Peak Sports Mailbag: Week 8

Ask and answer both SFU and non-SFU related sports questions. This week: volleyball

Photo credit / Amazon

By: Juztin Bello, Copy Editor

Hello readers of The Peak sports section,

My name is Juztin Bello and I’m this week’s host for the Peak Sports Mailbag. Our topic this week is volleyball. 

Thanks so much to all of our readers for submitting their volleyball-related questions, and my apologies if your question didn’t make it into this week’s edition. Usually, the Mailbag host will only answer three questions. Don’t worry though, as all questions submitted count for an entry into the raffle draw whether or not they are addressed in the Mailbag. Now, onto the questions!

Question 1: What’s the difference between beach volleyball and indoor volleyball? – Gab 

Answer: There are actually many differences between beach and indoor volleyball, ranging from basic rules to the court itself. As I imagine this list could get lengthy, I’ll try to tackle the more significant ones. 

Firstly, the point system in beach volleyball sees teams playing to 21 — in best-of-three style matches — rather than to 25 — in five-set matches. Instead of switching sides at the end of a set, teams in beach switch sides every seven points. Additionally, rather than six players per team,  beach volleyball merely has two players with no substitutions. 

The courts between the two differ, with the dimensions being 18m x 9m for indoor and 16m x 8m for beach, to accommodate the smaller teams. Along with the decreased size, in beach the attack line, a line 3m from the centre line (under the net), is removed. This line, which prevents back row players from jumping at the net, is removed in beach so that two-person teams have a full range of attack. This reflects another difference, in which beach volleyball players have no designated positions and can set, dig, and hit from anywhere on the court. One might say that beach volleyball players need to be more versatile, seeing as they need to play all positions.

Fun fact: indoor volleyball became an Olympic event in 1964, while beach only became an official event more than 30 years later in 1996. 

Question 2: Can you elaborate on the different responsibilities of the setter, outside hitter/left side hitter, middle hitter, opposite hitter/right side hitter, and libero/defensive specialist in high-level volleyball? – James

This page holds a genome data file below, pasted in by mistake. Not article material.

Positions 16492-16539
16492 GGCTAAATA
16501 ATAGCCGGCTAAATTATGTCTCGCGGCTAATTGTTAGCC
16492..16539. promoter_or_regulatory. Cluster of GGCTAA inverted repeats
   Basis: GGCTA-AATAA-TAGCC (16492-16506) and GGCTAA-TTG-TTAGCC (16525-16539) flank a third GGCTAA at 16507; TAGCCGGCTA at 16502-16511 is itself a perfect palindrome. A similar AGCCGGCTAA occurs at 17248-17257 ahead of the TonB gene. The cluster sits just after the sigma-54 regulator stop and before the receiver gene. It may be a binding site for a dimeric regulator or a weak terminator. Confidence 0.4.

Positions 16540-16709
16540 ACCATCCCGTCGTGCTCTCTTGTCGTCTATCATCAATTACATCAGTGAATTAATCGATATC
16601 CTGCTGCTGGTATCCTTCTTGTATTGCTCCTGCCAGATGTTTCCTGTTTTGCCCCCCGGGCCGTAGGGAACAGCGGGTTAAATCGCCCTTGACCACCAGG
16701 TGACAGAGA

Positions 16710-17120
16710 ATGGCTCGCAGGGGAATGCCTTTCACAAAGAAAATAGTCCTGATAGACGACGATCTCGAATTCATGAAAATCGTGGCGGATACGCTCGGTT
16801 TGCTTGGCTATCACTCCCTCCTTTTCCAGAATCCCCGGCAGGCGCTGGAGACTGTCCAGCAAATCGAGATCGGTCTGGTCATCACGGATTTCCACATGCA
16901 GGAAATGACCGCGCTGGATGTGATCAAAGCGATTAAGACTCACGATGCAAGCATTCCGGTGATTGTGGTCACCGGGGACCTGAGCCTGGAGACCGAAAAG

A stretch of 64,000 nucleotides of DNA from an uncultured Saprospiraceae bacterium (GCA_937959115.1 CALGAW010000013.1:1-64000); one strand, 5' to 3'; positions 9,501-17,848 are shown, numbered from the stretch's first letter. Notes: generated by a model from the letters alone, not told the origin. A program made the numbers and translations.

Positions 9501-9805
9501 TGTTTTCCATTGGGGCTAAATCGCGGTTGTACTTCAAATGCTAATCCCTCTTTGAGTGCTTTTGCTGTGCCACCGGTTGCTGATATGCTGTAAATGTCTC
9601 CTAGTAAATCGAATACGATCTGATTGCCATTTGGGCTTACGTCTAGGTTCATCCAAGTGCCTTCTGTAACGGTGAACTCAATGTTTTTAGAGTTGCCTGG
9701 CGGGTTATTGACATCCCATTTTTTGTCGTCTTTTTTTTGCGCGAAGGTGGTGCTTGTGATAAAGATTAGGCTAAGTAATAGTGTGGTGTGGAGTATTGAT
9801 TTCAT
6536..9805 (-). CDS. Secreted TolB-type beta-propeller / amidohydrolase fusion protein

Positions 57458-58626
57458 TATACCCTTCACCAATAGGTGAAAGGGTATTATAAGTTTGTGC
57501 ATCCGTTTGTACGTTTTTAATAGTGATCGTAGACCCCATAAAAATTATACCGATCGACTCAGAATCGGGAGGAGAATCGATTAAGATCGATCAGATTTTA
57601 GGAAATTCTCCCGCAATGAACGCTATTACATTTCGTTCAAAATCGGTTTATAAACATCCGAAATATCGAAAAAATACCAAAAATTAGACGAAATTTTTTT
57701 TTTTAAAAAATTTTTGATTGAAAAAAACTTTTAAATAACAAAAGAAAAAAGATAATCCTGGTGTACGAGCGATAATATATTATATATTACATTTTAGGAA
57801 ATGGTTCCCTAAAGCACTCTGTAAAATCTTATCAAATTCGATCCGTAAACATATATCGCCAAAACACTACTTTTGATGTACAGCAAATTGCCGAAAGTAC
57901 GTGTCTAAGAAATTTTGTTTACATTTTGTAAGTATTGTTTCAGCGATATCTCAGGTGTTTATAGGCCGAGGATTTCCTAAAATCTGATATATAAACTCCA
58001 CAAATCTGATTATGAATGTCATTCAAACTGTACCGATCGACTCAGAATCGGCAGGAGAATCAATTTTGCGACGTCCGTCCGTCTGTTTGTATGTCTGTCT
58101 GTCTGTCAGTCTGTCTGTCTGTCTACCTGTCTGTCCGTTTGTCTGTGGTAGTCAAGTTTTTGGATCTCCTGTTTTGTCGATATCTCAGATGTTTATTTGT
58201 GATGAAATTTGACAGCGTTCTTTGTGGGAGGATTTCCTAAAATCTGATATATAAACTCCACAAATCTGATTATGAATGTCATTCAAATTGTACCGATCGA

Answer: Setters are responsible for getting second touch on the offensive and placing the ball in the air for a hitter. They must identify the opponent’s weakest defensive point and prepare a hitter to attack accordingly. Typically, a setter on defense will avoid making first touch on the receive. Should a setter make first contact, another player must act as setter for that play —  usually the right side hitter. 

Left and right side hitters are almost identical positions except for where they are on the court. Point-building heavily relies on these players. When in the front row, hitters will set themselves to the far left/right for an approach to hit, typically outside the court lines. In the back row, these hitters are responsible for receiving serves/hits along with the libero — they may both also spike from the middle of the back row behind the 3m attack line. 

As the name suggests, the middle hitter is responsible for attacking the ball from the middle of the front row. They are a key component for blocking on defense; middles will swing themselves left or right to assist in blocking hits, but must also serve as the primary blocking defense from middle hits. When in the back row, middles will typically be substituted out with a libero.

Despite their seemingly similar roles, the libero and defensive specialist are actually completely different positions. Liberos wear a different coloured shirt from the rest of their team to better identify them during gameplay. You will never see a libero hit in the front row or serve (though some leagues do allow liberos to serve). While defensive specialists are also seen as better passers and are brought in for defensive play, they are actually just used to replace a defensively-weaker back row player. This position doesn’t have to follow the same hitting/serving rules as the libero, wears the same jersey as other teammates, has to follow regular substitution rules, and can play in the front row. 

Question 3: What is the highest level of volleyball in the world, and how can I watch it? – Alicia 

Answer: The highest level of volleyball is played under the Fédération Internationale de Volleyball (FIVB). As the international governing body for all forms of volleyball, it is responsible for organizing worldwide volleyball events, including the Olympics and various World Championships

For fans looking to deep-dive into some high-level volleyball: schedules, team statistics, and volleyball-related news are regularly updated on FIVB’s website. Additionally, FIVB events can be watched at Volleyball TV’s website, which offers Tournament Passes and Season Passes for members. If fans want to watch volleyball without a membership, the Volleyball World Youtube channel features clips that highlight remarkable gameplay moments.

Of course, volleyball fans can also look forward to the 2020 Olympics next summer. 

If you would like to participate in future editions of the Peak Sports Mailbag and be entered in a raffle for an end-of-semester prize, here’s what you can send to

  • Sports-related questions that our weekly host will answer
  • Weekly theme ideas to guide our questions

Or: sign up to host the Mailbag (and get paid)!

Thanks to all of you SFU sports fans for blowing up my inbox!

Next week’s theme is: Kendo

Next week’s host is: Nicole Magas

Send in your questions to